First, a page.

How a Swiss Company Selected Its Offshore Location | Article

swiss stamp for backofficeWith the financial market hype at the end of 1990, there were suddenly so many new financial instruments coming into the market that all market participants had difficulties in keeping up with the multiplying volume, recalls Karl Landolt, Head of Data Operations for Telekurs Financial. Telekurs Financial provides real-time data and back-office information to the world’s leading banks. These banks depend on accurate and timely information to use in their trading rooms, or in the back offices for their data processing.

Employees still enter many of the data entries into the Telekurs database manually, which means that increasing the data entries leads to an increase in the number of data editors. Telekurs was faced with a volume problem, as well as with a recruiting problem, as it got harder and harder to employ skilful employees at the level needed to keep up with the increased volume.

It became obvious that Telekurs had to look into offshoring.

What Was the Right Offshore Location?

Telekurs carried out an extensive study to find the right outsourcing model and partner. Malaysia, the Philippines, and India were on the short list of countries. India’s advantage, in addition to its existing business centers, was its large skilled, English-speaking labor force. Telekurs needed English-speaking employees, as it intended to handle transactions mainly from the UK and the USA.

At first, Telekurs thought that setting up a captive was the way to go. However, it decided to outsource in order to mitigate its risk.

Initially, they spoke to a major Indian supplier but rejected it because it was based in Bangalore. “Bangalore’s infrastructure didn’t make a good impression,” says the Telekurs executive. The Swiss company was also worried about the high attrition rates there. It had opened an office in Stanford, Connecticut, and painstakingly trained its new employees, only to have a competitor steal them away two years later. “We didn’t want to go through that again,” Landolt says.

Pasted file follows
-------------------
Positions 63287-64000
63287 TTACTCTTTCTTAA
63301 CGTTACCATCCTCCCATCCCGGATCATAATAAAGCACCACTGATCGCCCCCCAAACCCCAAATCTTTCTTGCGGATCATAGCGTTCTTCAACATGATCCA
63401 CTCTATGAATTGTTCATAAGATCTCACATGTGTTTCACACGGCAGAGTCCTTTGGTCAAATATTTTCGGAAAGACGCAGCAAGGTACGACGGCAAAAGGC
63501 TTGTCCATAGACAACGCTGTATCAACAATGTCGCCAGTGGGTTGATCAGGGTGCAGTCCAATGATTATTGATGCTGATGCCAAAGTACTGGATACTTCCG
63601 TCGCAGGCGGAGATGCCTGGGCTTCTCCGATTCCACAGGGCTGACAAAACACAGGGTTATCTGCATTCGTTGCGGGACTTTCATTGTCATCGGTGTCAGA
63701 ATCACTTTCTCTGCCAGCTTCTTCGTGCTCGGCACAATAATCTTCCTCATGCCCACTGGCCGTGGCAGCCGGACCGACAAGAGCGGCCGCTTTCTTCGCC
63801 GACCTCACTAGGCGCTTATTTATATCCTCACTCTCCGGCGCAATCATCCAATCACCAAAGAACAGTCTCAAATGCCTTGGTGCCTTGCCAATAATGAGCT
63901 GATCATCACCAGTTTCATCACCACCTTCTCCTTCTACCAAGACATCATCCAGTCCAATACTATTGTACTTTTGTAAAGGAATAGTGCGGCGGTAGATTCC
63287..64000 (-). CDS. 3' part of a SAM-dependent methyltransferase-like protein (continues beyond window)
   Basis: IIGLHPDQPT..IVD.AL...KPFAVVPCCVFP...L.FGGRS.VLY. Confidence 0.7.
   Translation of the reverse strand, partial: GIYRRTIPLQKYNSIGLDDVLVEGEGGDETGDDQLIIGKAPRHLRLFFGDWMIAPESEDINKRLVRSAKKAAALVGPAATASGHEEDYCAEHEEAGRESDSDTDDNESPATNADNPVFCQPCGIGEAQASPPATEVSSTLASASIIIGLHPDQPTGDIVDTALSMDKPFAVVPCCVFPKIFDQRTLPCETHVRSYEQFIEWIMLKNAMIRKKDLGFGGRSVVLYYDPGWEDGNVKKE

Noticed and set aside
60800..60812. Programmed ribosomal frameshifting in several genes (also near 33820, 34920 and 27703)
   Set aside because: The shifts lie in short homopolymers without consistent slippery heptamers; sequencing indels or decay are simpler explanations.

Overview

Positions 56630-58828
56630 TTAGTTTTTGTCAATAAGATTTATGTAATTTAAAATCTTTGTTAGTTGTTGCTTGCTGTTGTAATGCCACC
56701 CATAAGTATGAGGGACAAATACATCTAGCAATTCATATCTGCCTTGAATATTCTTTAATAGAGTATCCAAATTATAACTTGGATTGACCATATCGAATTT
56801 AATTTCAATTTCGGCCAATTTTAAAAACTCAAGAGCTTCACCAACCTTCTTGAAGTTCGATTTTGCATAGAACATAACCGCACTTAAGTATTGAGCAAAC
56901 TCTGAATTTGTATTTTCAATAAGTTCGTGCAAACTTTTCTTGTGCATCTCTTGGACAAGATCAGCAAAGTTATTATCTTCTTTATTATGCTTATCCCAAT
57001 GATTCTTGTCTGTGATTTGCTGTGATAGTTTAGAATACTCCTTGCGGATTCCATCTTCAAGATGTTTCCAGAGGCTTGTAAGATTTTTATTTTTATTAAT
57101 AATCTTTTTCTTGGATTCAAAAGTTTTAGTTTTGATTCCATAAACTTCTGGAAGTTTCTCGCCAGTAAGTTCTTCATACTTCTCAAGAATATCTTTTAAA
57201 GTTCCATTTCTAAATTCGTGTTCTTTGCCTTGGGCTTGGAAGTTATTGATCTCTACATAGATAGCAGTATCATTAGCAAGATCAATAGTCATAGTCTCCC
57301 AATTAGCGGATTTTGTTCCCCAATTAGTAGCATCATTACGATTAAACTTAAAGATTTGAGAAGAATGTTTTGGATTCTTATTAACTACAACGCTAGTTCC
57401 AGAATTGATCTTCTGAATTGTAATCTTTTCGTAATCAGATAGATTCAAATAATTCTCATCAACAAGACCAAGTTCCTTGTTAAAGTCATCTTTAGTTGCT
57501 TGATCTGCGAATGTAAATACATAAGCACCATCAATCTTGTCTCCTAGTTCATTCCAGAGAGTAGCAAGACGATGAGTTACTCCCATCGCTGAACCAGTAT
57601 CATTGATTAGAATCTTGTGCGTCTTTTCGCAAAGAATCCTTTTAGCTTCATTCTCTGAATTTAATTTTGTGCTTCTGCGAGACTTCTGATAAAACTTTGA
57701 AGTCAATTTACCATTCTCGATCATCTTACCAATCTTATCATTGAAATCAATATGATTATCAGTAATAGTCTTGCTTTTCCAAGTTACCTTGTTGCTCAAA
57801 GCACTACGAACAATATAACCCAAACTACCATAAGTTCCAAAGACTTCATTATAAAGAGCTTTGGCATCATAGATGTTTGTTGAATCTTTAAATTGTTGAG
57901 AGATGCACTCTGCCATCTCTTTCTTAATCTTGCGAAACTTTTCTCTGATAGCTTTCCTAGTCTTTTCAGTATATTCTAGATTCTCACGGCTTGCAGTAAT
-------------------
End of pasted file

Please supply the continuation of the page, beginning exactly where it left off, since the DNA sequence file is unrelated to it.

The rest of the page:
Telekurs selected Capgemini, a global leader in Business Process Outsourcing (BPO), which has an office in Mumbai. “Once we determined that the price was right-which didn’t differ much from the other offers-we based our decision to go with Capgemini more on the soft [people management, general appearance] rather than on the hard factors [financials],” says Landolt. Telekurs liked how the supplier worked with its Indian employees and was impressed with the intensive training program saying, “Capgemini listened to us,” Landolt added. The two signed an outsourcing agreement in 2004.

Capgemini understood that a standardized solution would not work for Telekurs, so it offered a tailored approach including a robust, cost-effective, and highly flexible transition methodology. As part of this overall company strategy, Capgemini recently announced major enhancements and new services to broaden its North American BPO solution portfolio.

The Importance of Investing in Training

Telekurs proposed a hybrid model: its managers, who are responsible for the processes, continuously train Capgemini’s Indian employees at the offshore center. “The key is the ability to work together,” says Tony Kelly, Global Product Marketing Director for BPO for Capgemini.

Managers from both the UK and the US moved to India and worked very closely with Capgemini’s Indian employees during the entire first year, Landolt reports.

Then Telekurs put together its own training program and hosted some key Capgemini employees at its Zurich office. “We wanted them to learn a little bit more behind the curtains,” says Landolt. This helped Capgemini set up its operations. “We built a back office that looks and feels like their back office,” says Kelly.